Brain waves are generated when the brain lights up with energy, such as when aroused by advertising stimulus. The use of brain waves to study advertising is currently a hot area for research.
In general, the peaks of brain waves seem to follow the rhythms of commercial storytelling. They are also linked to memory through a complex relationship.
One experiment we, at Ameritest, conducted involved the most popular ad of the 2011 Superbowl, Volkswagon’s “The Force.” We found that the visuals that generate brain wave peaks are remembered by 84 percent of the audience fifteen minutes after seeing the ad, while the visuals falling in brain wave valleys are only remembered by 72 percent of the audience, which is a statistically significant difference.
Like the brain wave curve, the memory graph produced by this commercial has many peaks. However, brain waves generated fifteen EEG peaks, while only nine peak memories were created.
Also, the mountain range shape of the brain wave curve for this commercial was relatively flat, with the peaks and valleys being more or less the same height. The same was not true for the memory map of the commercial. Some parts of the ad stood out in memory better than others.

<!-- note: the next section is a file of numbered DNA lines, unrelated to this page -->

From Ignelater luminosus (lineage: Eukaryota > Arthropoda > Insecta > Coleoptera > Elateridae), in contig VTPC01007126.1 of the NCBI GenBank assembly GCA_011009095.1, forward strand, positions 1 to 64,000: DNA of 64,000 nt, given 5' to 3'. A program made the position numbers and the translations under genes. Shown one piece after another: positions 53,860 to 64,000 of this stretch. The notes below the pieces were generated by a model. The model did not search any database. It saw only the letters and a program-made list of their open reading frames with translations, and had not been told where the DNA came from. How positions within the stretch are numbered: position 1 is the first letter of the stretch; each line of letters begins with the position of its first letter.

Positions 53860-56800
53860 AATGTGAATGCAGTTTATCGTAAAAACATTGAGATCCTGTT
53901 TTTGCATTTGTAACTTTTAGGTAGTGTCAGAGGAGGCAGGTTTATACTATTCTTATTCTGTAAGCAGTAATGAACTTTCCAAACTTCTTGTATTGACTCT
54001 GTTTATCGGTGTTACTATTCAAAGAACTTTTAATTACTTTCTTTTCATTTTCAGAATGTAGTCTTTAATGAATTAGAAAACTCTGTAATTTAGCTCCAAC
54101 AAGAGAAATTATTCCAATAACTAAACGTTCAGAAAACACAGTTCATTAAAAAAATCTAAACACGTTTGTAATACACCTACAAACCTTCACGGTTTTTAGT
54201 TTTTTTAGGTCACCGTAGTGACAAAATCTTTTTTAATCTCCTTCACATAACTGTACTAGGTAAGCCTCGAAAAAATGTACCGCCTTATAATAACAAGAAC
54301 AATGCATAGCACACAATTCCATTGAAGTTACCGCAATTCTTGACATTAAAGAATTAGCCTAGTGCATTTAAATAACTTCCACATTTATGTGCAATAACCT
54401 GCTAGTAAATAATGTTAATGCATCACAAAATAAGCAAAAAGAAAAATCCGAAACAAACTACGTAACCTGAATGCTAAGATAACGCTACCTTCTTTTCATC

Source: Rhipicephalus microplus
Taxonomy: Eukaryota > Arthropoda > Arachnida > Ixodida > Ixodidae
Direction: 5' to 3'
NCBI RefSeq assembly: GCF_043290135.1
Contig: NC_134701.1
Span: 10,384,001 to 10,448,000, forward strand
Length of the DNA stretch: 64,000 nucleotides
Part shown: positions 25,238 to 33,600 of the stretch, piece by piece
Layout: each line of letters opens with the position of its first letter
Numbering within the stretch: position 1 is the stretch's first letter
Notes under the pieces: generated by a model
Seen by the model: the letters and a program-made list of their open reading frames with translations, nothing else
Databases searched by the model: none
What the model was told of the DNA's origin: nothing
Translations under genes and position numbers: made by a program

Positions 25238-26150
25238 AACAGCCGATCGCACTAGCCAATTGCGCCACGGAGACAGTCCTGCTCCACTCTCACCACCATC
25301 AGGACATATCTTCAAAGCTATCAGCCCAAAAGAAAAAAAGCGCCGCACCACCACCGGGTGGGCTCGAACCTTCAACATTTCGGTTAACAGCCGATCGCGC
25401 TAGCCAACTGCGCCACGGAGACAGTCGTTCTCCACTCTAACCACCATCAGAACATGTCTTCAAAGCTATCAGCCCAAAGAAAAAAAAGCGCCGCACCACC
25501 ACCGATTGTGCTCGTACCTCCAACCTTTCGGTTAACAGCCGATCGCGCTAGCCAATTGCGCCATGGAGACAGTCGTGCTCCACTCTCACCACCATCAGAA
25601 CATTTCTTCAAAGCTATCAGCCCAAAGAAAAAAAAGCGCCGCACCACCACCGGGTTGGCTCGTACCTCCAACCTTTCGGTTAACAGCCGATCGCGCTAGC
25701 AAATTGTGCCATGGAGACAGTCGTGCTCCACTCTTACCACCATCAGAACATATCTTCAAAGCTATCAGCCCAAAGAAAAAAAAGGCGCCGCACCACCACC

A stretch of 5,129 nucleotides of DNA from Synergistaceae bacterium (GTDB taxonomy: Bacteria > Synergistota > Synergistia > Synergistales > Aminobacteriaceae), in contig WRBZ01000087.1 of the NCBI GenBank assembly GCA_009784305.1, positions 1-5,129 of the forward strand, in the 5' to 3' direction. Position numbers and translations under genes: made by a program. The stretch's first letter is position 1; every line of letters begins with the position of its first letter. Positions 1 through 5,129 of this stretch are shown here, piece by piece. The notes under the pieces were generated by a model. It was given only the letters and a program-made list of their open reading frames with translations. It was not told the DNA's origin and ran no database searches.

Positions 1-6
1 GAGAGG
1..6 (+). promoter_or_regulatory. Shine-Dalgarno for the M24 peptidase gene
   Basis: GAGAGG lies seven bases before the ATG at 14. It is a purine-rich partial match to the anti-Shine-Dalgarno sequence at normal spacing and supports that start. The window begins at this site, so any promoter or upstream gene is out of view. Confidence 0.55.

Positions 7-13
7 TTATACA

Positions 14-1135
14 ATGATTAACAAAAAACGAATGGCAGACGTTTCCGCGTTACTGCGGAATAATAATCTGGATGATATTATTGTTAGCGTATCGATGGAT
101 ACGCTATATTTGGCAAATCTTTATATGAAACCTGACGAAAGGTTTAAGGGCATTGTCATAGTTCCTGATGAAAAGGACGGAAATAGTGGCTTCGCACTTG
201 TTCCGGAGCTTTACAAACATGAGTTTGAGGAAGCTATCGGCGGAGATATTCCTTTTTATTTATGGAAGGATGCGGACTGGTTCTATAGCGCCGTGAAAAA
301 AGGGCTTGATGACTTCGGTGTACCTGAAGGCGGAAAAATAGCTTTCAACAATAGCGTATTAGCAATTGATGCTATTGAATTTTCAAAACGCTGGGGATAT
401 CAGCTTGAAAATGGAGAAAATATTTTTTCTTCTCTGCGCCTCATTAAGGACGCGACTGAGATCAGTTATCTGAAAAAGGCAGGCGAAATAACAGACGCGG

The reason for this discrepancy is that attention associated with brain arousal is only one of the factors that determine when long-term memories are created by a commercial.
Emotion also affects memory, which is not always measured by brain waves. It must be picked up by other biometric techniques, such as heart rate or skin conductance.
Yet another variable related to memory is meaning. The brain stores the meaning of an experience, not the sensory data of experience. Sometimes, the full meaning of a commercial is not revealed until the end. The reflection of this meaning affects how other parts of the ad are remembered after the ad is over.
Thus, there is not a one-to-one correspondence between brain waves and memories. In a larger study of 36 television commercials, Ameritest found a total of 113 brain wave peaks were generated across all the commercials, but 149 short-term memory peaks were formed. This suggests that many more variables need to be understood to determine the relationship between brain waves and memories. For example, current EEG technologies only measure the electrical activity in the outer shell of the brain, while memories formed in the deeper, more primitive parts of the brain are missed.
The point is that brain waves tell us something about memory formation — but we are not sure yet exactly what they are telling us.
For more information, please contact Sonya Duran (firstname.lastname@example.org)